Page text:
"A lively, entertaining and often unexpectedly moving collection . . . Zafris brings to life an offbeat but recognizable world of misfits, freaks and outsiders. Her central characters—like the homely young woman in 'Cosmetic Surgery' and the physically handicapped little girl in 'From Where I Sit'—are wistful but keen-eyed observers of a 'normal' world whose follies they recognize but which they long to join."
—Greg Johnson, New York Times Book Review
"A funny, touching collection of the world's odd ducks. . . . Nancy Zafris is a . . . winner of the Flannery O'Connor Award for Short Fiction. Spend a little time with the quirky and marginal and just plain strange characters who people her first collection, and you'll start to understand why."
"Comedy and pain coexist in exquisite tension in the best of the stories in this collection. . . . Every year, as surely as a basketball scandal, a number of gifted young writers emerge in print. It is hard to think of one whose diversity of subject matter equals Nancy Zafris."
—Betsy Willeford, St. Petersburg Times
"What lifts these tales is the tenderness and wit with which the author unfolds the layers of these people. She reads life through a variety of voices, bravely facing what hides at the inner core while revealing the passions that have guided them in their choices."
—Robert Merritt, Richmond Times-Dispatch
The People I Know is a collection of nine stories, told by characters who hover at the edge of life. Whether it's Lorne, perched on a sofa as a wedding party swirls around him, or the elderly Mrs. R of "Morning at the Beach," imagining a career in crime as she sits on the front porch of a Miami hotel, these are people oddly accustomed to the sidelines of their worlds.
Nancy Zafris's characters do not so much hurdle their barriers as contemplate them with varying degrees of humor, regret, and fanciful expectation. Gazing out of his window at a horizon of crushed cars, Bonner Junior fantasizes about working at an I.M. Pei office building instead of at John Bonner and Son Metal Shredders; at the same time, his job allows him to amuse his friends with grisly, embellished stories of human shreddings and wild dogs. In "Meeting in Tokyo," a businessman examines his own attraction and aversion to conformity after taking a young secretary to a "love hotel." For Wendy, born with a strong nose and a Baltic name, cosmetic surgery has brought acceptance but also boredom. Suffering little "deaths of feeling" with each success, she flirts with disaster, with anything that will make her heartbeat "go up to 75 or more." Grace, in "Grace's Reply," prefers to deal with reality through illusion; she blames her son's death on a Navy intelligence operation and sends Pampers to an imaginary grandson.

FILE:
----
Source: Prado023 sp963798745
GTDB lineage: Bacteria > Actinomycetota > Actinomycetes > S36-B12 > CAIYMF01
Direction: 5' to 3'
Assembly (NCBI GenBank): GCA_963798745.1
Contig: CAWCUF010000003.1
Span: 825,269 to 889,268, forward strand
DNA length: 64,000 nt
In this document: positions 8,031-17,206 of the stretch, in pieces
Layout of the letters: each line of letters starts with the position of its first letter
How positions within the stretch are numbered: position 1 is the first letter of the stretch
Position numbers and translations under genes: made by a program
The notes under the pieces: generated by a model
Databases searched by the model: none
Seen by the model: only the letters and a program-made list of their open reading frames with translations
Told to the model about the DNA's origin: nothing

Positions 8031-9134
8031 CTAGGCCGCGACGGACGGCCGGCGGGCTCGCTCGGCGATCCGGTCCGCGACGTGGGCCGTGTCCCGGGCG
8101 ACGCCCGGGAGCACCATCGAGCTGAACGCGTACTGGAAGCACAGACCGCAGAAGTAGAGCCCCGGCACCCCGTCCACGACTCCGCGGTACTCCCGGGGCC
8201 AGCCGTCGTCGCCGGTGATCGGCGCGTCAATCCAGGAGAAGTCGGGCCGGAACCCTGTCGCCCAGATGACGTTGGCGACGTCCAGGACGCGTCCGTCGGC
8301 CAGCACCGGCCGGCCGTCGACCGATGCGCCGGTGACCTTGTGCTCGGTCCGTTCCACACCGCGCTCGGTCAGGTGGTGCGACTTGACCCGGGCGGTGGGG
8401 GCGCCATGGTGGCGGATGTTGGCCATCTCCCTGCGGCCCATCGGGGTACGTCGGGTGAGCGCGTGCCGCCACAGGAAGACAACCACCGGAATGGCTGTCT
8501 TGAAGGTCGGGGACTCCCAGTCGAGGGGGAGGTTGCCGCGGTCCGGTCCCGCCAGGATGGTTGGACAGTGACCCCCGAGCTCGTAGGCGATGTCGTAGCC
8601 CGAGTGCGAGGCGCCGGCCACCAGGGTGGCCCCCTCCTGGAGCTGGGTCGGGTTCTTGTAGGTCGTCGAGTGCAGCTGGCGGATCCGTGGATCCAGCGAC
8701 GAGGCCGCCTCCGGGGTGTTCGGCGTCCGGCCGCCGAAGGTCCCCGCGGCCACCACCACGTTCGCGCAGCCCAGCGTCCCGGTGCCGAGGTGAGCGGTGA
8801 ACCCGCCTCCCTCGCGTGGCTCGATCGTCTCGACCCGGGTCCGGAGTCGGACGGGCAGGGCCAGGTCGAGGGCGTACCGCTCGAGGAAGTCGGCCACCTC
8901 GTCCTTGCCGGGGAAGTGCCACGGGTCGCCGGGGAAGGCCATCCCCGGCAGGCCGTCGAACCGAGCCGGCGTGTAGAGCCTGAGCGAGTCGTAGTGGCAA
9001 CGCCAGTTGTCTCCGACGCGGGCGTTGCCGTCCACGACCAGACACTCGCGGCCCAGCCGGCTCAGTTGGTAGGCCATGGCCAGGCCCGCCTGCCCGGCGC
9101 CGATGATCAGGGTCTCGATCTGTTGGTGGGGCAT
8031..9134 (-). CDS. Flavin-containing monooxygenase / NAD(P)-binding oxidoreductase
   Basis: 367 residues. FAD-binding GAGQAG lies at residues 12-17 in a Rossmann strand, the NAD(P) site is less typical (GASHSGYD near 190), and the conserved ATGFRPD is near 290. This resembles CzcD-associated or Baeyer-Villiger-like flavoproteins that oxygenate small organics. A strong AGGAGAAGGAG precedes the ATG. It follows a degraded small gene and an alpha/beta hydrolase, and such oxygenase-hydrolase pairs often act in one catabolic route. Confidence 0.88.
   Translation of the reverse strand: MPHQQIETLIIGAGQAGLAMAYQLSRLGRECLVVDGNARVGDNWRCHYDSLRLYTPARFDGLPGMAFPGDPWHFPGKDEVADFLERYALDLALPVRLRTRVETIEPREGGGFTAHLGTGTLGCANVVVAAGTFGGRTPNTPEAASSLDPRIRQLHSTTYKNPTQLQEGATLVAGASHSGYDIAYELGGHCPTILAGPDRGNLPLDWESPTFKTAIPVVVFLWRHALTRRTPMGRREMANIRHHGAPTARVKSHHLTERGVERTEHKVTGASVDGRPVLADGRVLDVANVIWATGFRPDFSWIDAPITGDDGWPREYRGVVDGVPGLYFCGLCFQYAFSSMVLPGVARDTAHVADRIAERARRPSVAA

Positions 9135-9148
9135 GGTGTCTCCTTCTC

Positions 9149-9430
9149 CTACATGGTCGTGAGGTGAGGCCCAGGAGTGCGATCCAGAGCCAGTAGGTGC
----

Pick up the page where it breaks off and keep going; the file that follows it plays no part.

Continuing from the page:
Ranging from the kiddie bleachers of television's "Uncle Sylvester Show" to the upholstered seats of a Tokyo coffee shop, from a Navy recruitment office to a meeting of Alcoholics Anonymous, these stories enliven the common places of our world. Sad, yet rarely defeated, Nancy Zafris's characters toe the line and sometimes manage to cross it.
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